Washington State Kills Cannabis Infused Candies
The Washington State Liquor & Cannabis Board dropped the hammer on the edibles sector of the legal marijuana industry in the state.
In an announcement on Wednesday of this week, the Board specifically banned the production and sale of all cannabis infused hard candies, gummy candies, or anything that they deem may be “appealing to children” based on things as arbitrary as “color”.
The edibles market in Washington State makes up roughly 9% of the total cannabis sector, but that market is about to take a huge hit, and not in the way that cannabis users prefer to take a big hit.
It bears repeating: THIS IS ALL THAT POT PROHIBITIONISTS HAVE LEFT
“What about the kiiiiiiiiiiiiiiiiiiiiiiiiiiiiiiiiiiiiiiiiiids??”
Study after study has proven that when a state legalizes and REGULATES the adult use of cannabis, teen use of the plant plummets. It’s a combination of proper laws preventing them access and the fact that it’s just not as cool when it’s legal.
The announcement from the Board states, without any sources:
These restrictions were intended to address public safety concerns related to increased risk of accidental ingestion of marijuana by children and youth.
Oh, so which is it?
Are cannabis manufacturers targeting the youth, as is so often claimed? Or are the youth just accidentally eating weed?
Because the former is patently false, and the latter is - as is so often the case with kids - a parenting issue.
If those concerned want to discuss actual business models that use questionable imagery aimed at fueling addiction in children, we can think of plenty of non-cannabis-related examples.
Yeah... we didn't think so...
The Board also claims that “stakeholders” have concerns about cannabis infused edibles.
Who are these stakeholders?
This is a great example of why we should not be treating cannabis like alcohol, and we damn sure shouldn’t have one agency overseeing both. It is an environment ripe for corruption, bias, and conflicts of interest.
Still, the Board enacted WAC 314-55-077(7) which states:
“A marijuana processor is limited in the types of food or drinks they may infuse with marijuana. Marijuana-infused products that are especially appealing to children are prohibited. Products such as, but not limited to, gummy candies, lollipops, cotton candy, or brightly colored products, are prohibited.”
That means that the following products will be banned starting in 2019:
· Candy – hard candy (of any style, shape or size) and tarts.
· Fruit chews, jellies and all gummy type products.
Furthermore, the following products will be heavily scrutinized to see if they meet the new standards being established:
Some examples of the criteria these products must meet to avoid the banhammer that was dropped on candies:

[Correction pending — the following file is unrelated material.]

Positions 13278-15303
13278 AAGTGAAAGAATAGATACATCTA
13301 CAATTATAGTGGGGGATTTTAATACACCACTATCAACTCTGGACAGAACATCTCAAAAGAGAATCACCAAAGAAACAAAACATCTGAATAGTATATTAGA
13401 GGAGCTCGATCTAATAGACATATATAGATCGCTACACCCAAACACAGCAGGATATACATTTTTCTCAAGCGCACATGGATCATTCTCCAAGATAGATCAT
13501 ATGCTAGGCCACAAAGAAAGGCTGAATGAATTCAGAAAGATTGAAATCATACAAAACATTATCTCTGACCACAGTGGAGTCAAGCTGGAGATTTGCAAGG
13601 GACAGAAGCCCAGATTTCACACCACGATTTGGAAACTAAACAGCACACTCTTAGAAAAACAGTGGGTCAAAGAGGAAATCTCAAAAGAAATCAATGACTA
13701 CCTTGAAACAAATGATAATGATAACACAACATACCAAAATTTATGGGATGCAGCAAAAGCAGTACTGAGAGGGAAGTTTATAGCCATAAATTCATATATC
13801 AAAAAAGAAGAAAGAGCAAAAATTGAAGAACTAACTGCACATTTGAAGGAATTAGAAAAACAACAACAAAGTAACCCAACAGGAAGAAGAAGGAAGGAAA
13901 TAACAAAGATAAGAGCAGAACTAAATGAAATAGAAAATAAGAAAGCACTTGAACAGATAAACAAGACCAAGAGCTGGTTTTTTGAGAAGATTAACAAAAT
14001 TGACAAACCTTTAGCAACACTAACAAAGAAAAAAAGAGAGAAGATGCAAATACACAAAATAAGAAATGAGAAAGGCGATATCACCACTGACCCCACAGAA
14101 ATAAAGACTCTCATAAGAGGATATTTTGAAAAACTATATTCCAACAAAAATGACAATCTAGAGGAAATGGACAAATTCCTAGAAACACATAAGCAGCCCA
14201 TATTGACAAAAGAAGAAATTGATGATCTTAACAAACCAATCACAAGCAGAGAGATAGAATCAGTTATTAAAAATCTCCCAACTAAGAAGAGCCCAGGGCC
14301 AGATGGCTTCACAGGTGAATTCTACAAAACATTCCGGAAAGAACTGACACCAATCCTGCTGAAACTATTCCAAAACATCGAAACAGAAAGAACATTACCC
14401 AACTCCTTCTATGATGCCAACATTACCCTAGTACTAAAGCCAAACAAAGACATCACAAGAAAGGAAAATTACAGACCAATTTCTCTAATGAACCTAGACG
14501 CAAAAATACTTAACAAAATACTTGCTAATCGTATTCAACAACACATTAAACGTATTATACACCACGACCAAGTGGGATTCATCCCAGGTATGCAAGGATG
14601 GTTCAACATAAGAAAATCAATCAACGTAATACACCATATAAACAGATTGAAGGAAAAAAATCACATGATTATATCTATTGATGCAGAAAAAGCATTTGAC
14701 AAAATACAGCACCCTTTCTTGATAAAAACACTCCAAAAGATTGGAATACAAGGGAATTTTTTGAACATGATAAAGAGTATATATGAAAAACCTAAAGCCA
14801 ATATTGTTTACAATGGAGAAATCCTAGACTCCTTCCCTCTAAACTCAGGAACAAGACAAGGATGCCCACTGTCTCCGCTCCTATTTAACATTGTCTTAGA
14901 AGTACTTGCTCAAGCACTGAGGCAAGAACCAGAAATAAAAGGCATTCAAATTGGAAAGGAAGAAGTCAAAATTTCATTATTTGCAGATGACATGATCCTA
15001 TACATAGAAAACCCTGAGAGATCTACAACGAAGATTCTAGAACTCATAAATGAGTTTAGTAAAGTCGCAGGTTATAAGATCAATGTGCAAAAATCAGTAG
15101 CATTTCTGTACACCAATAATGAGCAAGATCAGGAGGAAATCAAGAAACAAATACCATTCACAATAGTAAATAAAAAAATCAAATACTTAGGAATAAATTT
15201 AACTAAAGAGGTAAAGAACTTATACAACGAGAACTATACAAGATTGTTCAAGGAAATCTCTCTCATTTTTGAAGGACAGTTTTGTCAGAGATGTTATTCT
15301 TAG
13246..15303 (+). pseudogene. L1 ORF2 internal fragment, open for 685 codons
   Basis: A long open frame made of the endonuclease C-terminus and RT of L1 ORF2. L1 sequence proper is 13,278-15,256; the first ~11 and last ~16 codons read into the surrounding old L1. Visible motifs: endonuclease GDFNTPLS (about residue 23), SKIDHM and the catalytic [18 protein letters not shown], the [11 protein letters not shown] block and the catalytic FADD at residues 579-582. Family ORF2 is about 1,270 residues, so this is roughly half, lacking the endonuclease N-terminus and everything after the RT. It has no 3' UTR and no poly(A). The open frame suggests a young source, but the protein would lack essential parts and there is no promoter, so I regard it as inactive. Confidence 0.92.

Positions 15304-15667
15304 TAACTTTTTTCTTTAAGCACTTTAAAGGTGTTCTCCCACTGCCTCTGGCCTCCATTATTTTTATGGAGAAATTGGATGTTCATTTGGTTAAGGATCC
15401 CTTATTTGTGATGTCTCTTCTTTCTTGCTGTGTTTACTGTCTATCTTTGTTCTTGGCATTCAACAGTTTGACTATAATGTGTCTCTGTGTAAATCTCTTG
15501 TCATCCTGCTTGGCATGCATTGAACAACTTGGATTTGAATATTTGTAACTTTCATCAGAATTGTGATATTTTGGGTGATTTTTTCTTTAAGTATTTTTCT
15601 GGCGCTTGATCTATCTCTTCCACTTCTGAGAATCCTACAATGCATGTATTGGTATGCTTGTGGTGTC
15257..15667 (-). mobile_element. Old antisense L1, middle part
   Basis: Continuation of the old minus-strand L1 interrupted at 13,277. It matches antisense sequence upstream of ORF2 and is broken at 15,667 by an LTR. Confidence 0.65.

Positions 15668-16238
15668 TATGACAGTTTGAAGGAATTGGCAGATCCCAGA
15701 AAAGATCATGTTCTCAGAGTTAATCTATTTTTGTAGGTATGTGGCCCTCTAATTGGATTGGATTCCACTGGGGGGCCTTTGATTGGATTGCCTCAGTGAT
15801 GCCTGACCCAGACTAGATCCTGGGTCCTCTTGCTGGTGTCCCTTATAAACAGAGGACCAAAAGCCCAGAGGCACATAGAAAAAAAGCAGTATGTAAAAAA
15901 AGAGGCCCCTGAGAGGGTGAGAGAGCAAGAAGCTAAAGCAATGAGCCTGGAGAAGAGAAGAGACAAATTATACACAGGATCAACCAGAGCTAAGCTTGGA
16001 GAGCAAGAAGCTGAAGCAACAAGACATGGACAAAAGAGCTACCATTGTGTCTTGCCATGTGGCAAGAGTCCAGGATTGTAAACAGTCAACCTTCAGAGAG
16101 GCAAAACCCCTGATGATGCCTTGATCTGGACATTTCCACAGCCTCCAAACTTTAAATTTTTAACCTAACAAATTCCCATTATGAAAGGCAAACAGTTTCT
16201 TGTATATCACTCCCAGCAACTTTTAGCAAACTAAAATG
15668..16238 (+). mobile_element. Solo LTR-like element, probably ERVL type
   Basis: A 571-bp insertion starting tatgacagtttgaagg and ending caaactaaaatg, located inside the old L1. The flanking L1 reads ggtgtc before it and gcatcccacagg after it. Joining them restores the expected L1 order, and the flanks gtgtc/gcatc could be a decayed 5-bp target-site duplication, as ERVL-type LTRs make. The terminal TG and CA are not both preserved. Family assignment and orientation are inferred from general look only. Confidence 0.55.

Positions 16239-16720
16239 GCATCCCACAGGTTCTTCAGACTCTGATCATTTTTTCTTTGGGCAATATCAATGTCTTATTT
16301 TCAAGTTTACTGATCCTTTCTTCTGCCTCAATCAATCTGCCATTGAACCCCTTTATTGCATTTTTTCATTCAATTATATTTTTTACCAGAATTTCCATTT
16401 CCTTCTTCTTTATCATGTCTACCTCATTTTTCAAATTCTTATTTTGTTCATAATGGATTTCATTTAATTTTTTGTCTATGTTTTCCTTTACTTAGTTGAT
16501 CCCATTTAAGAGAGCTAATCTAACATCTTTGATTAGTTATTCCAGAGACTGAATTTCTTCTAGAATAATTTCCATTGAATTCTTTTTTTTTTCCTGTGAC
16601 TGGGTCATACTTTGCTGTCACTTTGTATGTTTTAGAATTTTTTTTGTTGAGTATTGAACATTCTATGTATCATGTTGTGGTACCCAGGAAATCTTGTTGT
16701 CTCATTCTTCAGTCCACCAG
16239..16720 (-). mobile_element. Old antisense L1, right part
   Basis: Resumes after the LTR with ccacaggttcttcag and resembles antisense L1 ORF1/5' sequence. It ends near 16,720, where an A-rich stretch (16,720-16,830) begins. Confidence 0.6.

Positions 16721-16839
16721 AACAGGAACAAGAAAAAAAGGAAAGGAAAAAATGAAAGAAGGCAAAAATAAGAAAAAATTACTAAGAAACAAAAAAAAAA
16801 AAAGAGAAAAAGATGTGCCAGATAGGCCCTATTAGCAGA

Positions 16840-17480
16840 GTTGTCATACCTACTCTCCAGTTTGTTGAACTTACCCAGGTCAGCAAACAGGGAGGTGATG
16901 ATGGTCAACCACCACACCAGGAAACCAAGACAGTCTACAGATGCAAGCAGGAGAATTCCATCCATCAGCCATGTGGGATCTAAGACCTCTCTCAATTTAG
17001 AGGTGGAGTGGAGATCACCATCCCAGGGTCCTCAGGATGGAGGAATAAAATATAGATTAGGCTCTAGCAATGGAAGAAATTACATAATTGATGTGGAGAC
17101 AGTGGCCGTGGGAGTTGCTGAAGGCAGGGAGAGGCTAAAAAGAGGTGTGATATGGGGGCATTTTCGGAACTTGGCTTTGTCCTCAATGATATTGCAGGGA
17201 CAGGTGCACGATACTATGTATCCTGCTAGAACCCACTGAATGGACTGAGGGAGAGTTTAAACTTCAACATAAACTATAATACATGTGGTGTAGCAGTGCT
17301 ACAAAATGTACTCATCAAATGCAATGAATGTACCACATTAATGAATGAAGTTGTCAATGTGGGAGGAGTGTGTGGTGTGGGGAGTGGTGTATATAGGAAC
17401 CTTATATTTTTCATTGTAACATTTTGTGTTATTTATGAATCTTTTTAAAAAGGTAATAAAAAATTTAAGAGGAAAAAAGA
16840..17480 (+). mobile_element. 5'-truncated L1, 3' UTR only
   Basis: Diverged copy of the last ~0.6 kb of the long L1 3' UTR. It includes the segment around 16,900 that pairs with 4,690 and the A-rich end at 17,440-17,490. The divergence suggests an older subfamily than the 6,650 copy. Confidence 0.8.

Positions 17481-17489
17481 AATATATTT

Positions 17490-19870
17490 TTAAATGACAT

· Chocolate must be in its original color and not coated, dipped, sprayed or painted with any type of color
· Chocolate must be in the shape of a bar or ball. No shape or design that is especially appealing to children (Kids hate chocolate BARS, right??)
· Caramel and fruit caramels can have no color, shape or design that is especially appealing to children
· Cookies cannot contain sprinkles or frosting
· Mints must have no color (white or white with small color fleck is allowed to represent the flavor only)
Examples of cannabis infused products that will likely remain untouched by the Board’s new ban (assuming they meet the above criteria) include:
· Baked Goods
· Chips and Crackers
· Sauces and Spices
The ban will take effect on January 1st of 2019 and licensees will have until April 3rd, 2019 to deplete their existing stock. They couldn’t even wait until 4/20? The nerve…
Any items still unsold after the April 3rd deadline will be destroyed according to state law WAC 314-55-097.
This half-baked argument in opposition of edibles that they are somehow aimed at our youth is so damn tired and has been debunked by the facts on the ground in states like Colorado and right there in Washington. As those on the wrong side of history tend to do, the pot prohibitionists in Washington quietly and deceivingly moved the goalposts in that debate so that now the “concern” is about “accidental ingestion”.
News flash: Tide Pods are still for sale at the grocery store and kids are INTENTIONALLY eating those.
The entire debate is disingenuous and now any adult in the state of Washington who enjoys eating legal weed in any form of candy is out of luck, but we’re supposed to believe that a kid will leave a cookie alone just because it doesn’t have sprinkles.
A step backwards in Washington State.
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